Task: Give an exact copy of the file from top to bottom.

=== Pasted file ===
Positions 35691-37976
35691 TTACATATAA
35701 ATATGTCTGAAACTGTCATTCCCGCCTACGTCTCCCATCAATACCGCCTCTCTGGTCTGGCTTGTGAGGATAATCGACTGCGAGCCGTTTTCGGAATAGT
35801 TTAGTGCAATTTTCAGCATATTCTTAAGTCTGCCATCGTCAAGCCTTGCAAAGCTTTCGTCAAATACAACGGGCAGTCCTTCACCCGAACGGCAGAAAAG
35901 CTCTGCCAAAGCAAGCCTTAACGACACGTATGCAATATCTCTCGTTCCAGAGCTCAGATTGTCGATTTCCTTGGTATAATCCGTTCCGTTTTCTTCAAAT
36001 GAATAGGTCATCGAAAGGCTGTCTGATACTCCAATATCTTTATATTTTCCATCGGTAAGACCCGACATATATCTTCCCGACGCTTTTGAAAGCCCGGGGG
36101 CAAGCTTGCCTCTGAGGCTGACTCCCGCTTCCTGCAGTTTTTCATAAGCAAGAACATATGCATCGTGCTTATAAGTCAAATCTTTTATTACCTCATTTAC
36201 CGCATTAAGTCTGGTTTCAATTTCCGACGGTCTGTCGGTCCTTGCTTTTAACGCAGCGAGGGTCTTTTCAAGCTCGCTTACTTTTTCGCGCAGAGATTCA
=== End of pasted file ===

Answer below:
Positions 35691-37976
35691 TTACATATAA
35701 ATATGTCTGAAACTGTCATTCCCGCCTACGTCTCCCATCAATACCGCCTCTCTGGTCTGGCTTGTGAGGATAATCGACTGCGAGCCGTTTTCGGAATAGT
35801 TTAGTGCAATTTTCAGCATATTCTTAAGTCTGCCATCGTCAAGCCTTGCAAAGCTTTCGTCAAATACAACGGGCAGTCCTTCACCCGAACGGCAGAAAAG
35901 CTCTGCCAAAGCAAGCCTTAACGACACGTATGCAATATCTCTCGTTCCAGAGCTCAGATTGTCGATTTCCTTGGTATAATCCGTTCCGTTTTCTTCAAAT
36001 GAATAGGTCATCGAAAGGCTGTCTGATACTCCAATATCTTTATATTTTCCATCGGTAAGACCCGACATATATCTTCCCGACGCTTTTGAAAGCCCGGGGG
36101 CAAGCTTGCCTCTGAGGCTGACTCCCGCTTCCTGCAGTTTTTCATAAGCAAGAACATATGCATCGTGCTTATAAGTCAAATCTTTTATTACCTCATTTAC
36201 CGCATTAAGTCTGGTTTCAATTTCCGACGGTCTGTCGGTCCTTGCTTTTAACGCAGCGAGGGTCTTTTCAAGCTCGCTTACTTTTTCGCGCAGAGATTCA